Archive for March, 2011

Pierce and Eisenhower, An Amazing Winter Day, 3.15.11

For about a week or so, my husband had been thinking of taking a day off to go hiking.  We had been watching the weather, and Tuesday looked to be the best day.  Since I was his hiking partner for the day, I worked out some changes carpool schedule for the children and we were off for another hiking adventure.  I say, “adventure”, because we both weren’t sure what the day was going to bring. The last two times we hiked together really ended up being adventures:  a hike to Zealand hut in the pouring rain of hurricane Earl and arriving to dinner like a pair of drowned rats in October and having to pick our way very carefully down a solid, wavy river of ice that was the trail as we descended South Hancock in December.  These things don’t happen when we hike solo or with other people.  Although it really isn’t funny, we couldn’t help but wonder what strange thing would happen on this hike.

We chose, or rather I chose, Mt. Pierce with a possible trip to Mt. Eisenhower.  I chose this hike for several reasons.  One, the weather was predicted to be absolutely beautiful.  After last summer’s trip to Pierce which was totally socked in with no views, I had made up my mind that I would not go back up there unless I had a good day for the views!  Two, my husband had not hiked either of the these two mountains yet, and I hadn’t hiked them in winter.  Three, the hike was not too long and if we weren’t doing so well, or the weather was too fickle we could easily hike right back down the Crawford Path to the car and wait to hike Eisenhower on better day.

This hike turned out to be an unforgettable day.  For good reasons.  We arrived at the Mt. Clinton road parking area, and although Mt. Clinton Rd. itself is gated off and not plowed, you just have to follow what is plowed to the parking lot.  Once geared up, we started off on the Crawford Connector around 9am.  Quickly we came to the little bridge and turned onto the Crawford Path at the junction.  We could see patches of bright sunshine in spots through the trees, and blue sky overhead, all promising good views.  The trail was very well packed, almost sidewalk like, so we decided not to use traction.

At the Mizpah Cutoff junction, we caught up to two hikers who started on the trail as we arrived at the parking lot and had a nice chat, they were headed to Pierce, too.  After the Mizpah Cutoff, the views started to open up on the left, which was exciting because we could see the views were going to be good!  Soon enough we were at the junction of the Crawford Path and the Webster Cliff Trail.  Here we put on traction, I chose snowshoes and my husband chose the crampons.  My snowshoes have better traction than his, so he felt more comfortable with the crampons than his snowshoes.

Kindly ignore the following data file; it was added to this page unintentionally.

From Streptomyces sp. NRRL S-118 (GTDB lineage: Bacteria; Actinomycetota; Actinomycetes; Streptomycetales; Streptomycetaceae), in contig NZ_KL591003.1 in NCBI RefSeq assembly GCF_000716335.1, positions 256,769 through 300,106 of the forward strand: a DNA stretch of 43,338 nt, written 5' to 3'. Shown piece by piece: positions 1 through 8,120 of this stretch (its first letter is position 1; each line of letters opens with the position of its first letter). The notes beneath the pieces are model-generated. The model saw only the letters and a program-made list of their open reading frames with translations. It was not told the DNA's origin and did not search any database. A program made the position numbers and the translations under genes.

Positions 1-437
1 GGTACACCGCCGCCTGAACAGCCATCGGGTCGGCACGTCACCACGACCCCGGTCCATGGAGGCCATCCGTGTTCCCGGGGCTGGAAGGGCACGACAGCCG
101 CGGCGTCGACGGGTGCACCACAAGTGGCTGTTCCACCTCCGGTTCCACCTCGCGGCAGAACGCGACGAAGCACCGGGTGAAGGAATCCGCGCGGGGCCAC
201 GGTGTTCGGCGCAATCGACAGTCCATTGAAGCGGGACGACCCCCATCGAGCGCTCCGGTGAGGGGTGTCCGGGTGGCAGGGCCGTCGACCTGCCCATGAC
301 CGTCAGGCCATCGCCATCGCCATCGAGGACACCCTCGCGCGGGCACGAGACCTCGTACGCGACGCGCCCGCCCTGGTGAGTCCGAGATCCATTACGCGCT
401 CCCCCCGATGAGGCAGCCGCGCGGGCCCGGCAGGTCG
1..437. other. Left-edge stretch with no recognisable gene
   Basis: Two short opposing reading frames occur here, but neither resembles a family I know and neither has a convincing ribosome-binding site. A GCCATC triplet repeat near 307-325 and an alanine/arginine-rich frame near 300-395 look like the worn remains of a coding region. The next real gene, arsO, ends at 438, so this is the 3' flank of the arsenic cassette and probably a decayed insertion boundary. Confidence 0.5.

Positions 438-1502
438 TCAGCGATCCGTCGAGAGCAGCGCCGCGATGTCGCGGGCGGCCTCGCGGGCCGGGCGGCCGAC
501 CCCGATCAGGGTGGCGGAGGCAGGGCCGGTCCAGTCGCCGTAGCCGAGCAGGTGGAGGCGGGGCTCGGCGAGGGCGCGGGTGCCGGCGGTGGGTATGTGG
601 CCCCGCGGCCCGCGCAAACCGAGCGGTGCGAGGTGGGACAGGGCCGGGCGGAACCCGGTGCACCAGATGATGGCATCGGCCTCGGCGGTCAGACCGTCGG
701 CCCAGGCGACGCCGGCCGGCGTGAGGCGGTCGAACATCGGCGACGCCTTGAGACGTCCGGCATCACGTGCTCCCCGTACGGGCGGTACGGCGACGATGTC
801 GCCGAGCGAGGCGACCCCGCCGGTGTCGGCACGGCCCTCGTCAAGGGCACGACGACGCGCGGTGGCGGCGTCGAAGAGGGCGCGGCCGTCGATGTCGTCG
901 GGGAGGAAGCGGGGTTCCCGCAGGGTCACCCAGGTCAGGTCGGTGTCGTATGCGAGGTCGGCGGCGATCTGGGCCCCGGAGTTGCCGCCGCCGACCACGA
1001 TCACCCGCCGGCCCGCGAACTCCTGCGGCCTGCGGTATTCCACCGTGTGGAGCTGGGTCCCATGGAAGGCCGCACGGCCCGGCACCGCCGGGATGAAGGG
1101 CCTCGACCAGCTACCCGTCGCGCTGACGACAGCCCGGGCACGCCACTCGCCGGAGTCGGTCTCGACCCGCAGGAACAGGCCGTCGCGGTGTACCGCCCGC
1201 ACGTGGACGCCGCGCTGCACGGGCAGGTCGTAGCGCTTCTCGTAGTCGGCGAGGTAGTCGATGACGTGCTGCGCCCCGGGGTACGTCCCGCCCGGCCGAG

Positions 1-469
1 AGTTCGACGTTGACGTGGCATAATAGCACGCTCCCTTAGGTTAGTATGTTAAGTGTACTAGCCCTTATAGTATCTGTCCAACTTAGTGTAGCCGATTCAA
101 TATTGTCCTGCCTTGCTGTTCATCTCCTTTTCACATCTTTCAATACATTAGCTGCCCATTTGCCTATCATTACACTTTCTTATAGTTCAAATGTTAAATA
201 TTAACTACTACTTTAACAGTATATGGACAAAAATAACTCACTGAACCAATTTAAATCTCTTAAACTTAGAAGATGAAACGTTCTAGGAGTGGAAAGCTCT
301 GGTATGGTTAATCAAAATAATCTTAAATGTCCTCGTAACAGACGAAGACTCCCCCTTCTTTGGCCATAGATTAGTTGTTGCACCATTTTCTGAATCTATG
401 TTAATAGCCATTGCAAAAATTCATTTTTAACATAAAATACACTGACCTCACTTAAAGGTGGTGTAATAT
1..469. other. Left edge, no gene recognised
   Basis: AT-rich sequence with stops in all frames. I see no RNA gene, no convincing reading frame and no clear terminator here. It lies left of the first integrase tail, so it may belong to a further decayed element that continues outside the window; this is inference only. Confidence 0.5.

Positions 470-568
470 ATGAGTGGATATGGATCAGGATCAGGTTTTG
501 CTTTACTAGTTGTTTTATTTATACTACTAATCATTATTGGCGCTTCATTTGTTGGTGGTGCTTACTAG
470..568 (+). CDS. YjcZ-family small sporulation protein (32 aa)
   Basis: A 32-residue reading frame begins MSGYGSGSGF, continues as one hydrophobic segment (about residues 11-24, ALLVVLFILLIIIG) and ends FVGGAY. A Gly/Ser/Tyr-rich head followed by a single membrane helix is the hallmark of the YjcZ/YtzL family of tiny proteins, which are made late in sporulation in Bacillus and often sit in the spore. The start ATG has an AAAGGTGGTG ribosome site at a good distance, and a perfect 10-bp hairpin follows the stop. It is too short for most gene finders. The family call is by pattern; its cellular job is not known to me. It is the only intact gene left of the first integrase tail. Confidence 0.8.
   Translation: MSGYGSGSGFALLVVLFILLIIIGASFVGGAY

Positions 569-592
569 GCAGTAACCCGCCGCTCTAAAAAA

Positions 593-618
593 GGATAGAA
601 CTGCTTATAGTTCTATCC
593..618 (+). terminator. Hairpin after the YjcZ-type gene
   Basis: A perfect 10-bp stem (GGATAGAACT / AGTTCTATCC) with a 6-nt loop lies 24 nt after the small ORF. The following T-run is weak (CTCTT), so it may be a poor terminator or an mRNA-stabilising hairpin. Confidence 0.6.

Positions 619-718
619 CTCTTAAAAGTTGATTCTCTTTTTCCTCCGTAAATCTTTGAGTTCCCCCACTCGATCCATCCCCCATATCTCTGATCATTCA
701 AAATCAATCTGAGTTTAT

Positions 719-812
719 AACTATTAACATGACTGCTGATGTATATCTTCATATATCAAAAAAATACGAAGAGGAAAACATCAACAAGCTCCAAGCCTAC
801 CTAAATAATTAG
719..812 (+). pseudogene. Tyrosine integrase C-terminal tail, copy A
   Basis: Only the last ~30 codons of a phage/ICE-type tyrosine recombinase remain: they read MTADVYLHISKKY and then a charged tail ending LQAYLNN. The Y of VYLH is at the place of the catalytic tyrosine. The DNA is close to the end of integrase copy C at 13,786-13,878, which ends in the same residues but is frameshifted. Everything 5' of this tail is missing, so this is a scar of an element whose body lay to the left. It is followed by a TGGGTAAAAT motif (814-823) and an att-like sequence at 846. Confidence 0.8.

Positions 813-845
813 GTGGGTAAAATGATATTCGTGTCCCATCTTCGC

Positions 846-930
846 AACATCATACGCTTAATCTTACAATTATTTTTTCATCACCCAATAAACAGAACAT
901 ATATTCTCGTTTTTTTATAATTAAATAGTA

The junction of the Crawford Path and Webster Cliff Trails

We quickly covered the last little bit of trail to the summit, arriving at 11:15a.  The 360 degree views were stunning!   We could see mountains in every direction!  What was even more amazing was that there was little to no wind!  We spent some time taking photos, videos, eating snacks and chatting with the other two hikers who we had seen before.

 

Looking north towards Mt. Washington from the summit of Mt. Pierce

My husband on Mt. Pierce, with Carrigain behind him.

Both of us with the snow-capped Franconias rising above the other ranges.

Both of us again, this time with Mt. Washington in the background.

We checked the time and decided then to head over to Eisenhower.  We figured it would take about an hour and a half, arriving there by 1:00p, with plenty of time to enjoy the summit and get back to the car.  The path to Eisenhower was broken out and easy to follow, although there were a few spruce traps to carefully step around.  We arrived at the junction of the Eisenhower loop and Crawford path and started the switch-backed climb up to the summit.  There was a mix of snow, ice and rock, for which traction is needed.  While I felt totally secure in the snowshoes and never felt that I was going to slip or have poor traction, my husband did have the advantage in being able to maneuver a little bit easier since he didn’t have to deal with the platform of the snowshoes.  We arrived at the summit at 12:45p, to breathtaking views, little to no wind, and no other hikers, seeing no one on the way to Eisenhower.  We spent about a half an hour just enjoying the summit by ourselves, taking pictures and then eating snacks, and readjusting gear and clothing layers for the trip back.

Summit cairn on Mt. Eisenhower

The view to Mt. Washington from Eisenhower, I have a similar picture in the post from last summer's trip to Eisenhower.